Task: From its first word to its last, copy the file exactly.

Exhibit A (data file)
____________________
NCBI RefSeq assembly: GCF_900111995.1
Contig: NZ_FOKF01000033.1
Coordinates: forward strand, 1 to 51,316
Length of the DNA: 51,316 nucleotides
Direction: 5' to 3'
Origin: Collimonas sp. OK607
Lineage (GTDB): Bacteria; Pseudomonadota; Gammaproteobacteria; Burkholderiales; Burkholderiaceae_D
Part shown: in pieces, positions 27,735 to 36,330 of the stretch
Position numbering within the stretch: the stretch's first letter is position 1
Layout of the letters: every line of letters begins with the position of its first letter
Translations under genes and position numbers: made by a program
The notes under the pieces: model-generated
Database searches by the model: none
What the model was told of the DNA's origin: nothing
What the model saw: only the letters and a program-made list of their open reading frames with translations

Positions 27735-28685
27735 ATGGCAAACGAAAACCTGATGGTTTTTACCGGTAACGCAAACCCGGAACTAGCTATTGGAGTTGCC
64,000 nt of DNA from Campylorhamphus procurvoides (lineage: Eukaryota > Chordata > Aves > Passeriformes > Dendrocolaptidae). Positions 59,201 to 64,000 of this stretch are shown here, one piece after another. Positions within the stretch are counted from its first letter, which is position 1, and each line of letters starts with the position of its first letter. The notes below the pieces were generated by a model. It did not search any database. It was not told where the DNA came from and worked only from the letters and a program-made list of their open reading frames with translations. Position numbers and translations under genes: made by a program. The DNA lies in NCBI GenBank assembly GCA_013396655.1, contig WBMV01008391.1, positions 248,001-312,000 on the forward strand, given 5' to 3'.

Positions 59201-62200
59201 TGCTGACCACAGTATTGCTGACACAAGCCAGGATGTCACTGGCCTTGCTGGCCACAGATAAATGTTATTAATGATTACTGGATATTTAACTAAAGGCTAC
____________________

NCBI RefSeq assembly: GCF_900111995.1
Contig: NZ_FOKF01000033.1
Coordinates: forward strand, 1 to 51,316
Length of the DNA: 51,316 nucleotides
Direction: 5' to 3'
Origin: Collimonas sp. OK607
Lineage (GTDB): Bacteria; Pseudomonadota; Gammaproteobacteria; Burkholderiales; Burkholderiaceae_D
Part shown: in pieces, positions 27,735 to 36,330 of the stretch
Position numbering within the stretch: the stretch's first letter is position 1
Layout of the letters: every line of letters begins with the position of its first letter
Translations under genes and position numbers: made by a program
The notes under the pieces: model-generated
Database searches by the model: none
What the model was told of the DNA's origin: nothing
What the model saw: only the letters and a program-made list of their open reading frames with translations

Positions 27735-28685
27735 ATGGCAAACGAAAACCTGATGGTTTTTACCGGTAACGCAAACCCGGAACTAGCTATTGGAGTTGCC
64,000 nt of DNA from Campylorhamphus procurvoides (lineage: Eukaryota > Chordata > Aves > Passeriformes > Dendrocolaptidae). Positions 59,201 to 64,000 of this stretch are shown here, one piece after another. Positions within the stretch are counted from its first letter, which is position 1, and each line of letters starts with the position of its first letter. The notes below the pieces were generated by a model. It did not search any database. It was not told where the DNA came from and worked only from the letters and a program-made list of their open reading frames with translations. Position numbers and translations under genes: made by a program. The DNA lies in NCBI GenBank assembly GCA_013396655.1, contig WBMV01008391.1, positions 248,001-312,000 on the forward strand, given 5' to 3'.

Positions 59201-62200
59201 TGCTGACCACAGTATTGCTGACACAAGCCAGGATGTCACTGGCCTTGCTGGCCACAGATAAATGTTATTAATGATTACTGGATATTTAACTAAAGGCTAC